Precalculus: Concepts Through Functions, A Unit Circle Approach to Trigonometry (3rd Edition)

Published by Pearson
ISBN 10: 0-32193-104-1
ISBN 13: 978-0-32193-104-7

Chapter 3 - Polynomial and Rational Functions - Section 3.3 Complex Zeros; Fundamental Theorem of Algebra - 3.3 Assess Your Understanding - Page 232: 45



Work Step by Step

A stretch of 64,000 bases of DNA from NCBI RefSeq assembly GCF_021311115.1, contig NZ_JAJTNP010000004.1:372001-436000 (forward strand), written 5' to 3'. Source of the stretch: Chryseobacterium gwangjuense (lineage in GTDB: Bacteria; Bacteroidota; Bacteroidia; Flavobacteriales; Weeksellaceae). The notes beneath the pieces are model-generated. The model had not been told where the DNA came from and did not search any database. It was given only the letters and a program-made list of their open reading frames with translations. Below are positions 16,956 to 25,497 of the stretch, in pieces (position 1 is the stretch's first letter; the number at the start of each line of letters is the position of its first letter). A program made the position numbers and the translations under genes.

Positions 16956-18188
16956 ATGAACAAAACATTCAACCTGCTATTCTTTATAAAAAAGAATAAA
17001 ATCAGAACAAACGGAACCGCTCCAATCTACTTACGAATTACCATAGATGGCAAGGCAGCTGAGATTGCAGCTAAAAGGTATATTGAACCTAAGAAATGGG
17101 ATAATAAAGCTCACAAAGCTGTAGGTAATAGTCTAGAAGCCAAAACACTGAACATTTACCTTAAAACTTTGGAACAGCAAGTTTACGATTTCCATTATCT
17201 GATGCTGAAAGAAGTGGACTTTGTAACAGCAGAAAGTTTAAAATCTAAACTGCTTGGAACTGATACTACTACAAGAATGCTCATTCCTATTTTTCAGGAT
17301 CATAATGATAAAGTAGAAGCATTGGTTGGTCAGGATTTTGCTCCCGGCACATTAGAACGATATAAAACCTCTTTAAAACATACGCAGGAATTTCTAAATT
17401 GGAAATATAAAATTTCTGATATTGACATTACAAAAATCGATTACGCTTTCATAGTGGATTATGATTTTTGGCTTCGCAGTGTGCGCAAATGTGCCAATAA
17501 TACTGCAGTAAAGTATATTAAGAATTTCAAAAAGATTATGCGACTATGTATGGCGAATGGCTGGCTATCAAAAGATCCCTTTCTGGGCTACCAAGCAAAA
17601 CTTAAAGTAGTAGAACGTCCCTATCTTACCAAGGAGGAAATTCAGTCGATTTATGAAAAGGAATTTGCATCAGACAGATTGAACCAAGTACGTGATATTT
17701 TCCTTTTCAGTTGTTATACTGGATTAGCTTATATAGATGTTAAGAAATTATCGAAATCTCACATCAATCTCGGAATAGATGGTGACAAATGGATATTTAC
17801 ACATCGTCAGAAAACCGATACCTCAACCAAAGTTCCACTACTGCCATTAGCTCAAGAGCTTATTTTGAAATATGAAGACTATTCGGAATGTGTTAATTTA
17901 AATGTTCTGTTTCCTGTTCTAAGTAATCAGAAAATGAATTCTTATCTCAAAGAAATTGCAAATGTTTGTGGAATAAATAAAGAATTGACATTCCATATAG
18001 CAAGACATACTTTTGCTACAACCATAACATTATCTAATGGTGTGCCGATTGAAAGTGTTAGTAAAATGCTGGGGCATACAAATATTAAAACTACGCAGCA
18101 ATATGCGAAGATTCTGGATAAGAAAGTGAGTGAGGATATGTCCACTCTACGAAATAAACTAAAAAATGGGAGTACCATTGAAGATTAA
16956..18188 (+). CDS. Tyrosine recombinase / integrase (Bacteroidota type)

The Conjugate Pairs Theorem states that when a polynomial has real coefficients, then any complex zeros occur in conjugate pairs. This means that, when $(p +i \ q)$ is a zero of a polynomial function with a real number of the coefficients, then its conjugate $(p –i q)$, is also a zero of the function. We see that $2+i$ is zero of the polynomial function with real coefficients. This means that $2-i$ is also a zero of the function by the Conjugate Pairs Theorem. This implies that the polynomial function has at least $4$ zeros. However, the function does not have a degree of $4$, it has a degree of $3$. Thus we have a contradiction. Thus, the given statement is false.
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